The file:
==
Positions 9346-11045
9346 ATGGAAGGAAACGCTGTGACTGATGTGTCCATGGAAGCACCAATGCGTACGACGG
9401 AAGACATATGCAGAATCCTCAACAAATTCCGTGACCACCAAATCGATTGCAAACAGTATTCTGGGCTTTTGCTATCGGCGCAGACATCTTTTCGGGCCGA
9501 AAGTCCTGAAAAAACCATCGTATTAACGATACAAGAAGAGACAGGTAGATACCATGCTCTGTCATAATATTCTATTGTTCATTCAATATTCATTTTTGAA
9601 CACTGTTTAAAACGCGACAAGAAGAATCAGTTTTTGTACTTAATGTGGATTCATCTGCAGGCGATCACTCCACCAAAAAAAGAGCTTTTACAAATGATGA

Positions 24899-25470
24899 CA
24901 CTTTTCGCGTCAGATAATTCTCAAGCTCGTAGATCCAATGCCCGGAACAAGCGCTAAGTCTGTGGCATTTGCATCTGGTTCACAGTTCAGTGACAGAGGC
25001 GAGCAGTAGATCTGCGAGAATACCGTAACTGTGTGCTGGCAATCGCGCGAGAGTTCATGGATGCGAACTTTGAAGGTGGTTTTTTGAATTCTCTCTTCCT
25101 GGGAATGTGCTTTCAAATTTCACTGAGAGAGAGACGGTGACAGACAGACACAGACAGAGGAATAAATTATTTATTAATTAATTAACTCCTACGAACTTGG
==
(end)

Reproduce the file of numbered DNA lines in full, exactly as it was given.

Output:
Positions 9346-11045
9346 ATGGAAGGAAACGCTGTGACTGATGTGTCCATGGAAGCACCAATGCGTACGACGG
9401 AAGACATATGCAGAATCCTCAACAAATTCCGTGACCACCAAATCGATTGCAAACAGTATTCTGGGCTTTTGCTATCGGCGCAGACATCTTTTCGGGCCGA
9501 AAGTCCTGAAAAAACCATCGTATTAACGATACAAGAAGAGACAGGTAGATACCATGCTCTGTCATAATATTCTATTGTTCATTCAATATTCATTTTTGAA
9601 CACTGTTTAAAACGCGACAAGAAGAATCAGTTTTTGTACTTAATGTGGATTCATCTGCAGGCGATCACTCCACCAAAAAAAGAGCTTTTACAAATGATGA

Positions 24899-25470
24899 CA
24901 CTTTTCGCGTCAGATAATTCTCAAGCTCGTAGATCCAATGCCCGGAACAAGCGCTAAGTCTGTGGCATTTGCATCTGGTTCACAGTTCAGTGACAGAGGC
25001 GAGCAGTAGATCTGCGAGAATACCGTAACTGTGTGCTGGCAATCGCGCGAGAGTTCATGGATGCGAACTTTGAAGGTGGTTTTTTGAATTCTCTCTTCCT
25101 GGGAATGTGCTTTCAAATTTCACTGAGAGAGAGACGGTGACAGACAGACACAGACAGAGGAATAAATTATTTATTAATTAATTAACTCCTACGAACTTGG